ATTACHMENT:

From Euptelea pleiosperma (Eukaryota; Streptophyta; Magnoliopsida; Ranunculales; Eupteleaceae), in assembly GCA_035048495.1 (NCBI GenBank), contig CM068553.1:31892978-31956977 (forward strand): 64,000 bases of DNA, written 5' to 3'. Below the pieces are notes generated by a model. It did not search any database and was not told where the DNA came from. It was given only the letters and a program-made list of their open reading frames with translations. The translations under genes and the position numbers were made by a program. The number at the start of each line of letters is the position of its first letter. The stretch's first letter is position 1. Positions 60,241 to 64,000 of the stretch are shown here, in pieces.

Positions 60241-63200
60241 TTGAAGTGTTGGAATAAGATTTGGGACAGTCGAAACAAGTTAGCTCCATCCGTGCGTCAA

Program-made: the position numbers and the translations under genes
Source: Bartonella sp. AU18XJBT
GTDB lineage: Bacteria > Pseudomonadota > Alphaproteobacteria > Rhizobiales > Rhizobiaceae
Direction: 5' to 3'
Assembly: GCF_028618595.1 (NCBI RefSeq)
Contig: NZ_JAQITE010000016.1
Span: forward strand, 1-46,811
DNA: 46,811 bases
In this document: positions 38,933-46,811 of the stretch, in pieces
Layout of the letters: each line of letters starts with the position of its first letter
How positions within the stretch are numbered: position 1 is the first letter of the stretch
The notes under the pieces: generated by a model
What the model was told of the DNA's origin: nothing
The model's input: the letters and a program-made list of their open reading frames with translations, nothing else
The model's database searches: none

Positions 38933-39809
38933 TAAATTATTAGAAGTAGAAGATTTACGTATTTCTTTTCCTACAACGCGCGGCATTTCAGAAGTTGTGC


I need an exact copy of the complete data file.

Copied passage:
From Euptelea pleiosperma (Eukaryota; Streptophyta; Magnoliopsida; Ranunculales; Eupteleaceae), in assembly GCA_035048495.1 (NCBI GenBank), contig CM068553.1:31892978-31956977 (forward strand): 64,000 bases of DNA, written 5' to 3'. Below the pieces are notes generated by a model. It did not search any database and was not told where the DNA came from. It was given only the letters and a program-made list of their open reading frames with translations. The translations under genes and the position numbers were made by a program. The number at the start of each line of letters is the position of its first letter. The stretch's first letter is position 1. Positions 60,241 to 64,000 of the stretch are shown here, in pieces.

Positions 60241-63200
60241 TTGAAGTGTTGGAATAAGATTTGGGACAGTCGAAACAAGTTAGCTCCATCCGTGCGTCAA

Program-made: the position numbers and the translations under genes
Source: Bartonella sp. AU18XJBT
GTDB lineage: Bacteria > Pseudomonadota > Alphaproteobacteria > Rhizobiales > Rhizobiaceae
Direction: 5' to 3'
Assembly: GCF_028618595.1 (NCBI RefSeq)
Contig: NZ_JAQITE010000016.1
Span: forward strand, 1-46,811
DNA: 46,811 bases
In this document: positions 38,933-46,811 of the stretch, in pieces
Layout of the letters: each line of letters starts with the position of its first letter
How positions within the stretch are numbered: position 1 is the first letter of the stretch
The notes under the pieces: generated by a model
What the model was told of the DNA's origin: nothing
The model's input: the letters and a program-made list of their open reading frames with translations, nothing else
The model's database searches: none

Positions 38933-39809
38933 TAAATTATTAGAAGTAGAAGATTTACGTATTTCTTTTCCTACAACGCGCGGCATTTCAGAAGTTGTGC